If you’re building up a collection of digital books or music in the hope that you can pass it on to your loved ones, think again, experts say.
Bequeathing iTunes and Kindle libraries would be much more complicated than, say, passing on 10,000 hardcover books, CDs or vinyl records, they believe.
“I find it hard to imagine a situation where a family would be OK with losing a collection of 10,000 books and songs,” Evan Carroll, co-author of “Your Digital Afterlife,” tells MarketWatch.com. “Legally dividing one account among several heirs would also be extremely difficult.”
The primary problem is that with digital content, one doesn’t have the same rights as with print books and CDs. Customers own a license to use the digital files, even though they don’t actually own them.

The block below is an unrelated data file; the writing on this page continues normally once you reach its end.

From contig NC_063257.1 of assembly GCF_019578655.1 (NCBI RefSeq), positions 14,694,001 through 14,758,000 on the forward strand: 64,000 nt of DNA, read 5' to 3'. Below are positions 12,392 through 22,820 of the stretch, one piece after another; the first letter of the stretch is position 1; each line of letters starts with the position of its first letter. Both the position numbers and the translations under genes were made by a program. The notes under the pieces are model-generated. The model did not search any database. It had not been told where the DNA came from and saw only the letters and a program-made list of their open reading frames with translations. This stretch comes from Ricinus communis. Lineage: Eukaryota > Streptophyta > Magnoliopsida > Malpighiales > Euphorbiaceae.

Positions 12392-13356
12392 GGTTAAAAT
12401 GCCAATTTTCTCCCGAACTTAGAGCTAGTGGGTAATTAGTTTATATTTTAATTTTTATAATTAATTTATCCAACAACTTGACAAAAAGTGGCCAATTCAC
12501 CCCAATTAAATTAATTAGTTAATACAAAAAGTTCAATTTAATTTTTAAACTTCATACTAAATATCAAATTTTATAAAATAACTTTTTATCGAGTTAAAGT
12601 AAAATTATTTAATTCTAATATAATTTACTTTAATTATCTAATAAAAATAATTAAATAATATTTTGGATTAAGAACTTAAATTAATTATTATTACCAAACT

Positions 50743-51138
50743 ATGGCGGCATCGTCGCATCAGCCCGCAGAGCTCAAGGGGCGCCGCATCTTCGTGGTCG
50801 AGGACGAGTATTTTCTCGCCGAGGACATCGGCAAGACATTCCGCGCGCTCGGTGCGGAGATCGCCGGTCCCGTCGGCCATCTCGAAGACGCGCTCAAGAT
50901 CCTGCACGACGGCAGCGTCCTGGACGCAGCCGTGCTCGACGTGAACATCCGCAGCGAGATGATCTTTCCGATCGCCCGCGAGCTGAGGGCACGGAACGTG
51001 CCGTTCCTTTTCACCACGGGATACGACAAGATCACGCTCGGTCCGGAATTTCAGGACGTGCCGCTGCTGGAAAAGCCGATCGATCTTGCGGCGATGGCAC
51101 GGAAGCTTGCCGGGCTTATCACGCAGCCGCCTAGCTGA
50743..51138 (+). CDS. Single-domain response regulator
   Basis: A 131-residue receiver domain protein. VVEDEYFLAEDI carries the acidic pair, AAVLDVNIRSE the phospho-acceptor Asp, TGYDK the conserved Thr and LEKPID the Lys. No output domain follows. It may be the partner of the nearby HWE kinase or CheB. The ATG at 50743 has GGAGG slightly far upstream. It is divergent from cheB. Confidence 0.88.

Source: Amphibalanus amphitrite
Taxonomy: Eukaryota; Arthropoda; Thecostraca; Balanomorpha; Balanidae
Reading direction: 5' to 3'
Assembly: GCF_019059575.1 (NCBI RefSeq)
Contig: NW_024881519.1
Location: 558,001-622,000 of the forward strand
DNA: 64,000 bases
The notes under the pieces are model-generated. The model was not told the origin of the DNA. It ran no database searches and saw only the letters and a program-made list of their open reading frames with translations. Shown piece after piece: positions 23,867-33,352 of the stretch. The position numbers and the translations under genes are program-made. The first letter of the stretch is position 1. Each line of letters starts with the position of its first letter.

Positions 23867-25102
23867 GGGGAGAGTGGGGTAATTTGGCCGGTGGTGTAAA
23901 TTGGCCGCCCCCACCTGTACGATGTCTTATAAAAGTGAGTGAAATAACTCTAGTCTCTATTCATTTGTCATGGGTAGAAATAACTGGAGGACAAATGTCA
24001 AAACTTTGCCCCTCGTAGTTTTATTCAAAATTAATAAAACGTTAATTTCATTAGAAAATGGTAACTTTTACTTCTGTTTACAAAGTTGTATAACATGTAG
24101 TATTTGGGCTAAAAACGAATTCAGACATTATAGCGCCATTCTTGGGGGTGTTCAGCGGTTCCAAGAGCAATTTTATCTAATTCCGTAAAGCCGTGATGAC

Apple and Amazon grant “nontransferable” rights to use content. As such, you buy the complete works of the Beatles on iTunes, but you cannot give the “White Album” to your son or “Abbey Road” to your daughter, MarketWatch reports.
“That account is an asset and something of value,” Deirdre R. Wheatley-Liss, an estate-planning attorney in Parsippany, N.J., tells MarketWatch.
But can it be passed on to one’s heirs?
Most digital content exists in a legal black hole. “The law is light years away from catching up with the types of assets we have in the 21st Century,” Wheatley-Liss tells MarketWatch.
In recent years, states including Connecticut, Rhode Island, Indiana, Oklahoma and Idaho have passed laws to allow executors and relatives access to email and social networking accounts of those who’ve died, but the regulations do not cover the digital files purchased, according to MarketWatch.
Apple and Amazon did not respond to requests for comment.
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